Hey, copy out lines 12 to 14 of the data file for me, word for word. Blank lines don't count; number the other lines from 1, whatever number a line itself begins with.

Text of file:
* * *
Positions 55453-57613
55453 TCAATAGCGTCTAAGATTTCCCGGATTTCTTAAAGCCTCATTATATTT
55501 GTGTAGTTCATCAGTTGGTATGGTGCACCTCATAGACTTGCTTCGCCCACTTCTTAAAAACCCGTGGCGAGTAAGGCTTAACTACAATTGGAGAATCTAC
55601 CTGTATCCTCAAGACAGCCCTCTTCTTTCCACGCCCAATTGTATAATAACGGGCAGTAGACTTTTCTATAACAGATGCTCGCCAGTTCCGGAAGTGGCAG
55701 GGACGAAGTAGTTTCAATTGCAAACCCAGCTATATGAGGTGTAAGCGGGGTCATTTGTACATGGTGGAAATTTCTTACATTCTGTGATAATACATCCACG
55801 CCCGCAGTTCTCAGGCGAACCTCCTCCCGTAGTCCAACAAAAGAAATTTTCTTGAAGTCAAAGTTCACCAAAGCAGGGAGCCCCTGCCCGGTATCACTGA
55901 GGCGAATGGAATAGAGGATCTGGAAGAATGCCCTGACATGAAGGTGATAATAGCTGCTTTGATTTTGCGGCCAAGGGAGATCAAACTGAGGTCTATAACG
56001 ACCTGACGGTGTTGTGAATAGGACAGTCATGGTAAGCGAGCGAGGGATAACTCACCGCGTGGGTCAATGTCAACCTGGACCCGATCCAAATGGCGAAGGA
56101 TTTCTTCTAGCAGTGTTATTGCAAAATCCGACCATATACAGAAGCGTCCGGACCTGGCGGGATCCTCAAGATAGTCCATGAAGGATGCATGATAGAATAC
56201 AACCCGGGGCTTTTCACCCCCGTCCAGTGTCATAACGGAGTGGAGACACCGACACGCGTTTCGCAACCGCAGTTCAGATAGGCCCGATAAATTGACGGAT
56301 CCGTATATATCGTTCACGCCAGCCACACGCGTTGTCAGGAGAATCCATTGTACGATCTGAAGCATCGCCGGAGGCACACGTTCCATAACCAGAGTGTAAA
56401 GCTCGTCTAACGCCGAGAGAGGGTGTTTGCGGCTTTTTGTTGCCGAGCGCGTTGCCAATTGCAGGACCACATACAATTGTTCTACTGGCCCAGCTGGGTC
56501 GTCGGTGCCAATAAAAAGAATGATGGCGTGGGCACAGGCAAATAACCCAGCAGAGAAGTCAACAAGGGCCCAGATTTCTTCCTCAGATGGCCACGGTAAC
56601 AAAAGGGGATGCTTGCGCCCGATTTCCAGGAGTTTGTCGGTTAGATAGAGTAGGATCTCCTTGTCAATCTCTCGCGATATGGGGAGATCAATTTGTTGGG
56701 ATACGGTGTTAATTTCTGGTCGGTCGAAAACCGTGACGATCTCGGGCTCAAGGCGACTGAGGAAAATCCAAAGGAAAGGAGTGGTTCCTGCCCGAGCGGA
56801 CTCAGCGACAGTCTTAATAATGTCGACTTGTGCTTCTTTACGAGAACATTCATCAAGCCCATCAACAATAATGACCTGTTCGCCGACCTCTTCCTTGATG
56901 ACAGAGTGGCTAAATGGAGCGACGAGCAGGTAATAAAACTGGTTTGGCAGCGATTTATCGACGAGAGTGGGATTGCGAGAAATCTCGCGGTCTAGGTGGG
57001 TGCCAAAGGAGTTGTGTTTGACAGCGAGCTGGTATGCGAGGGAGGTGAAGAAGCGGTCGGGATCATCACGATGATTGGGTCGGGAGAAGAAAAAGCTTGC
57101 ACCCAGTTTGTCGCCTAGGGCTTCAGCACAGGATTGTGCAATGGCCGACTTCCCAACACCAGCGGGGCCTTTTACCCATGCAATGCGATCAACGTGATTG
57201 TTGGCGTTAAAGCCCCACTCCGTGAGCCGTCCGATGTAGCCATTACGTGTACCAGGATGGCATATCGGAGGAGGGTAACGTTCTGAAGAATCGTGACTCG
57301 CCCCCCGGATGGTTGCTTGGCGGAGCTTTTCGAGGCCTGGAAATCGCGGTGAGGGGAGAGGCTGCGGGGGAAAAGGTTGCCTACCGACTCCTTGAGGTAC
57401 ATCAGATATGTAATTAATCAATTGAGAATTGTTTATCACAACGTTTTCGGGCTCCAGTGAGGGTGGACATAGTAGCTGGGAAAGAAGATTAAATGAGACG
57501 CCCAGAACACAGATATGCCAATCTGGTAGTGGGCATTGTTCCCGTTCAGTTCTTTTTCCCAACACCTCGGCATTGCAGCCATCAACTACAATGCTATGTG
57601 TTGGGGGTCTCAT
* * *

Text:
56401 GCTCGTCTAACGCCGAGAGAGGGTGTTTGCGGCTTTTTGTTGCCGAGCGCGTTGCCAATTGCAGGACCACATACAATTGTTCTACTGGCCCAGCTGGGTC
56501 GTCGGTGCCAATAAAAAGAATGATGGCGTGGGCACAGGCAAATAACCCAGCAGAGAAGTCAACAAGGGCCCAGATTTCTTCCTCAGATGGCCACGGTAAC
56601 AAAAGGGGATGCTTGCGCCCGATTTCCAGGAGTTTGTCGGTTAGATAGAGTAGGATCTCCTTGTCAATCTCTCGCGATATGGGGAGATCAATTTGTTGGG